Wood stove looks almost just as good...Submitted by stevegwmonkseaton on Mon, 10/29/2012 - 10:18
In reply to Basics vs modern/lowest cost by atessa
Wood burner and nordica stufa perfect comboSubmitted by rosietat on Tue, 10/30/2012 - 08:01
In reply to Wood stove looks almost just as good... by stevegwmonkseaton
We had an open fire in a huge old inglenook, which looked lovely and gave out no heat in our double hight living room, but with a large woodburner and an ecofan sitting on top it virtually heats the whole house - which is on 4 stories - as the heat keeps on rising. It also uses half the wood, and when the electricity goes off, which it often does, we do not have the pump problem. The kitchen has a Nordica white stufa(like a mini aga) on which we cook, it makes the kitchen the heart of the house, and an old jam pan full of water on the side, so we don't run the dishwasher in the winter. The not so ugly solar panel water(the best buy )means we rarely have to put on the electric water heater to boost the water, In fact we cant see the panel as the house is so tall!!
Ariston Nuos.... ???Submitted by sagraiasolar on Mon, 10/29/2012 - 12:43
In reply to Basics vs modern/lowest cost by atessa
This is a really low powered device which just makes hot water and rather slowly. ... If you are going to get a heat pump it needs to be properly sized for your whole house requirements.. The system I describe is not the same at all which is simply a large tank fed by heat sources such as stoves, solar, heat pump etc... the hot water, rads, floors etc all get fed by the tank and or the heat pump. Mixing wood with a heat pump is technically quite hard to get right but it is worth it, I think, because wood is cheap and smaller heat pumps can run on the power of an electric kettle so don't always need any electrical changes.... also domestic PV arrays might be producing 2kW on a winters day so the heat pump runs free and produces around 6kW and if that isn't an engineering miracle I don't know what is. www.heatweb.com is a good source for info.
For those of us that dontSubmitted by Angie and Robert on Thu, 10/25/2012 - 10:10
For those of us that dont have the odd 11k around and have an exsisting bombola...it would be rather rash to chuck it away.We do not pay for inspections by our supplier, it already had a fence, and as we have a house and a letting apartment both the boilers get serviced yearly anyway as part of the legal requirements but no way at a cost of 110e each . I admit it is an expensive way of heating, but as the apartment is not usually let over the winter months, and we have a stufa in the house we manage.Over the summer the price for cooking and hot water is tiny. I think you have to work with what you have and what you can afford.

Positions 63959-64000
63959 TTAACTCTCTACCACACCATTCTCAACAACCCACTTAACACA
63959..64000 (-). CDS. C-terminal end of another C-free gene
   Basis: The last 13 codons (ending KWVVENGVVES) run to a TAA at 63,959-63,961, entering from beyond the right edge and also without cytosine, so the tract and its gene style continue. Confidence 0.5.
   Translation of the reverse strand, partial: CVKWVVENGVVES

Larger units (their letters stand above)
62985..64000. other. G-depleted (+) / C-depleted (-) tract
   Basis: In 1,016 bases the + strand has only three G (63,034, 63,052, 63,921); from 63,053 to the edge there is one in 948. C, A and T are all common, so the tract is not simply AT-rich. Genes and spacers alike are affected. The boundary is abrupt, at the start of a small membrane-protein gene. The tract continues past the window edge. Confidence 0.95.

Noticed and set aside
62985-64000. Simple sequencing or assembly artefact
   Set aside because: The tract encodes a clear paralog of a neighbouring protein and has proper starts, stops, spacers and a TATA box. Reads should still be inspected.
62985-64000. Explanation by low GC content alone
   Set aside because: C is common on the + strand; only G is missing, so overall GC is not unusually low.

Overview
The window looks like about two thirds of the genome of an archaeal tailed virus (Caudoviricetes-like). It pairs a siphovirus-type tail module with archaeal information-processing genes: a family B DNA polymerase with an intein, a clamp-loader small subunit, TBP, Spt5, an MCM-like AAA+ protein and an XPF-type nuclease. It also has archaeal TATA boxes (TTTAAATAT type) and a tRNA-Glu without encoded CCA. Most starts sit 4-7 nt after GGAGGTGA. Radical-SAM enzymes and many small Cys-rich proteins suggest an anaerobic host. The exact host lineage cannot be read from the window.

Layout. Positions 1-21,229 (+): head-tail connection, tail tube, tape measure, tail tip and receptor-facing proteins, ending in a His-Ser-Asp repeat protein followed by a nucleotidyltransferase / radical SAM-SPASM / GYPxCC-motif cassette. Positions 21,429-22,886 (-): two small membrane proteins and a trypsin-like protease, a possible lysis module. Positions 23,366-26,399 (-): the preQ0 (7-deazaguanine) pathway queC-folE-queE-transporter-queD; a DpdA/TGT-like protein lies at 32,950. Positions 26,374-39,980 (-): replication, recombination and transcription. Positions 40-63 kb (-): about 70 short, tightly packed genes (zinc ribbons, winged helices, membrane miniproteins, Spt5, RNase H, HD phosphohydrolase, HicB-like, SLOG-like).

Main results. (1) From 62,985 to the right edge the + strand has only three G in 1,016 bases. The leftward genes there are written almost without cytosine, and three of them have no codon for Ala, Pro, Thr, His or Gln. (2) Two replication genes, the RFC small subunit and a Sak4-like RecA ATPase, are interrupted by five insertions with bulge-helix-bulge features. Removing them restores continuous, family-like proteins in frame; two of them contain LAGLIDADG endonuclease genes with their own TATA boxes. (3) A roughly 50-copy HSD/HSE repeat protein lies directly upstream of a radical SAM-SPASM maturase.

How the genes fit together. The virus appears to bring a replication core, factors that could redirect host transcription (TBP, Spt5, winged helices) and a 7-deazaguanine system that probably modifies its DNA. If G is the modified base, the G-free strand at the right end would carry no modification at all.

In the summer Angie, it isSubmitted by Badger on Thu, 10/25/2012 - 10:54
In the summer Angie, it is very cheap to heat the water here, probably 10kwh per week. Even @ 30c per kwh, that is only E3. Gas is only for the hob and think I can live with E150 per year. You also must remember, that we heat the whole 120 sq mtrs for 24/7, so a little different than just using one room with a stufa. You have been in the house and know that is all open plan, so it is false economy to try and heat a little part of it. Also I did not relish the thought of bringing wood in daily, risking running out of gas, as the lorry could not get here, or having a gas bomb in the garden. Our choice, as it is yours the way you want to live!!!
CostSubmitted by Pat H on Mon, 10/29/2012 - 17:45
In reply to In the summer Angie, it is by Badger
All sounds good, but weSubmitted by bunterboy on Thu, 10/25/2012 - 12:48
Everything is purely a matterSubmitted by Badger on Thu, 10/25/2012 - 13:36
In reply to All sounds good, but we by bunterboy
Everything is purely a matter of choice. As I said before it is lifestyle, and I like the way we live, with no ugly solar panels or having to bring in wood every day to keep warm in the winter. Everything here was pre-planned before moving, not an afterthought to how to keep warm. That was the priority!!
This link may be of interestSubmitted by Badger on Fri, 10/26/2012 - 13:08
This link may be of interest to some, as it gives prices for different fuels across the EU. Some of the data seems a little out of date, but Italy for domestic electricity is not the worst!! http://www.energy.eu/
Lucy and GerrySubmitted by Badger on Fri, 10/26/2012 - 17:12
gshpSubmitted by Lucy and Gerry on Sat, 10/27/2012 - 09:24
In reply to Lucy and Gerry by Badger
Heating coming on nowSubmitted by Badger on Sun, 10/28/2012 - 15:56
Outside temp must have reallySubmitted by Badger on Mon, 10/29/2012 - 10:03
We use anything between 9 - 10000kwh per year. I cannot give a accurate figure for the pump, as it is still on the single meter, until I change to the special lower tariff 2nd meter next year. As a rough guide, the heat pump has run from 24/10/2011 to 29/10/2012 for 1788 hrs. Its input is 2.2kwh, so approx 4000kwh. Heating is on 24/7, with hot water timed off overnight. Room temp is set @ 18.5C with hot water @ 48C. Current temperature in the house is 18.7C, with an outside temp of 5.5C, but it must have been around 0C overnight as frost on the cars. Hope this helps